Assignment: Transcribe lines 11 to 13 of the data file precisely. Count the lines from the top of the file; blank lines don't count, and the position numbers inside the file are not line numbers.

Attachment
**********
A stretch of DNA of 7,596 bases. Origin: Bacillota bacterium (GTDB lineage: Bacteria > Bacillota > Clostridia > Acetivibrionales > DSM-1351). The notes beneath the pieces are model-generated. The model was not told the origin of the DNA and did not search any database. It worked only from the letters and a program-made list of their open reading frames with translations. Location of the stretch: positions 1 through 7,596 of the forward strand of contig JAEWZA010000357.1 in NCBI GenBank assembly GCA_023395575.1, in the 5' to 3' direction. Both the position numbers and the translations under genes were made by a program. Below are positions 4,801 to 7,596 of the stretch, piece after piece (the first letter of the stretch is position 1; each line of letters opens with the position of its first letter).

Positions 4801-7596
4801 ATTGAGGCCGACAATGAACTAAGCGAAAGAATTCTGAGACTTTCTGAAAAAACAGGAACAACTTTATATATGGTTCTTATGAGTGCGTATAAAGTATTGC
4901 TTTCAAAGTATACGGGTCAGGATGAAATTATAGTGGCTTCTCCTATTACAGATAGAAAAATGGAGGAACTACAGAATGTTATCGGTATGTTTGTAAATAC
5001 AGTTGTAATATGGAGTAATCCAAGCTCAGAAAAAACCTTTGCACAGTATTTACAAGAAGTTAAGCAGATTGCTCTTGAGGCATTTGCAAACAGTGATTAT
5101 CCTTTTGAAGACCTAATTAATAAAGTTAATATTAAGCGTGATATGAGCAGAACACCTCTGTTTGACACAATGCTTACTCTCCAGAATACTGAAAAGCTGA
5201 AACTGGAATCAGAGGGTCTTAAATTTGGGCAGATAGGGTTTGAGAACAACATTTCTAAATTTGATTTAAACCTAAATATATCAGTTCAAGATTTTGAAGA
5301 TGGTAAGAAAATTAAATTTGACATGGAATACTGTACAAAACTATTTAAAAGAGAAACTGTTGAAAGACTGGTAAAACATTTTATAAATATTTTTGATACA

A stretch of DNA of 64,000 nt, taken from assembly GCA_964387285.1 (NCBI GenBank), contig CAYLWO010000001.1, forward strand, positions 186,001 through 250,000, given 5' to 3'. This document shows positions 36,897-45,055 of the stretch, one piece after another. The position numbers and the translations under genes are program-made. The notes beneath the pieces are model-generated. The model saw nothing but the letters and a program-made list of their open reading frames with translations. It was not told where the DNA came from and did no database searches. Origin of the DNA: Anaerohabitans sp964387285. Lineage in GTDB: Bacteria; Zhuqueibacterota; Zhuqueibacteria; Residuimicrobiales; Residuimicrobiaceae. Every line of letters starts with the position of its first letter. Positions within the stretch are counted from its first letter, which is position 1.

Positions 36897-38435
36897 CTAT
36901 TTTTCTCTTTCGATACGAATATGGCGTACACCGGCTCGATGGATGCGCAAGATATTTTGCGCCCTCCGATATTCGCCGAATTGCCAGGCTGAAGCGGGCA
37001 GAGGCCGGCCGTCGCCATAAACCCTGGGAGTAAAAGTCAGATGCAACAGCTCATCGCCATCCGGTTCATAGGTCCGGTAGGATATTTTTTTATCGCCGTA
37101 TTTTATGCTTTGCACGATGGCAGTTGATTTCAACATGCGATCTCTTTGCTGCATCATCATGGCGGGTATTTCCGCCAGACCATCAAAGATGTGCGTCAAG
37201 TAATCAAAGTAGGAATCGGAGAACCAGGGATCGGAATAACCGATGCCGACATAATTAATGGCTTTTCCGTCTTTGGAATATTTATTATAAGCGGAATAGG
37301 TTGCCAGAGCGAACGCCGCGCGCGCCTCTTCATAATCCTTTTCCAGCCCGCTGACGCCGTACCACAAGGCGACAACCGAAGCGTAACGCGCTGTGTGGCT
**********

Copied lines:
36897 CTAT
36901 TTTTCTCTTTCGATACGAATATGGCGTACACCGGCTCGATGGATGCGCAAGATATTTTGCGCCCTCCGATATTCGCCGAATTGCCAGGCTGAAGCGGGCA
37001 GAGGCCGGCCGTCGCCATAAACCCTGGGAGTAAAAGTCAGATGCAACAGCTCATCGCCATCCGGTTCATAGGTCCGGTAGGATATTTTTTTATCGCCGTA